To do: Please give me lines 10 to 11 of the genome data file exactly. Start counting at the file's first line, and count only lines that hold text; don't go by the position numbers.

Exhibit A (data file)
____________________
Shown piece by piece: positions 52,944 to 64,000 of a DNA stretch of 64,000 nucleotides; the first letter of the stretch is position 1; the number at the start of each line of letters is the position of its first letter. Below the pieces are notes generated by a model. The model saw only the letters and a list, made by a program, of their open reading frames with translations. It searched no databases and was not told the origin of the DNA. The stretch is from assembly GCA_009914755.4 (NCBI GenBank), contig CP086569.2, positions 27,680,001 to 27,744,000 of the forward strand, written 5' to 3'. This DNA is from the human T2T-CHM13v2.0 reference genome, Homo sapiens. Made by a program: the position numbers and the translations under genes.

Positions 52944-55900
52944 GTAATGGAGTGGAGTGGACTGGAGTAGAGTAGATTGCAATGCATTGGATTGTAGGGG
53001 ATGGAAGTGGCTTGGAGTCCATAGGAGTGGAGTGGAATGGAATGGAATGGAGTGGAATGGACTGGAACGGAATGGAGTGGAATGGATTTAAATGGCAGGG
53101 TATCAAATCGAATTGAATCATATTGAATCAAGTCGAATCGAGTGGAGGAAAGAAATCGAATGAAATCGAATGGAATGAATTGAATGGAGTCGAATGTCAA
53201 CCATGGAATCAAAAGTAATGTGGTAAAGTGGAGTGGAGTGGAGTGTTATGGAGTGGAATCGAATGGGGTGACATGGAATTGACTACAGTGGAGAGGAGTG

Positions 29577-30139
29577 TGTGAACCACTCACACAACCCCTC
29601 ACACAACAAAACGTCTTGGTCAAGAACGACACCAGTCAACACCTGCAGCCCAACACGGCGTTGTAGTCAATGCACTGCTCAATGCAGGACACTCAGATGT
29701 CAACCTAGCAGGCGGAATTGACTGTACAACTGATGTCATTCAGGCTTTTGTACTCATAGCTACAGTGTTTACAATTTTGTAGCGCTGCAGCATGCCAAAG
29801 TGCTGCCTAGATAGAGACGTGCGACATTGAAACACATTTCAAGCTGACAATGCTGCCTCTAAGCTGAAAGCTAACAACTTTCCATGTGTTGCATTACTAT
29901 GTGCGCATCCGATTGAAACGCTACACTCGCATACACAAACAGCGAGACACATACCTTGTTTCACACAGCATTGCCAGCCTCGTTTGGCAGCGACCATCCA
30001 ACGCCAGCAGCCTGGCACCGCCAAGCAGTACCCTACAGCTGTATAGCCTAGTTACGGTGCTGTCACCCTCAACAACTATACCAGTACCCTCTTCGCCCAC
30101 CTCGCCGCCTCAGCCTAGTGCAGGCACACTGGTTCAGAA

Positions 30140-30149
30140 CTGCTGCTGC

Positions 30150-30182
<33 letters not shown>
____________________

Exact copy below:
29701 CAACCTAGCAGGCGGAATTGACTGTACAACTGATGTCATTCAGGCTTTTGTACTCATAGCTACAGTGTTTACAATTTTGTAGCGCTGCAGCATGCCAAAG
29801 TGCTGCCTAGATAGAGACGTGCGACATTGAAACACATTTCAAGCTGACAATGCTGCCTCTAAGCTGAAAGCTAACAACTTTCCATGTGTTGCATTACTAT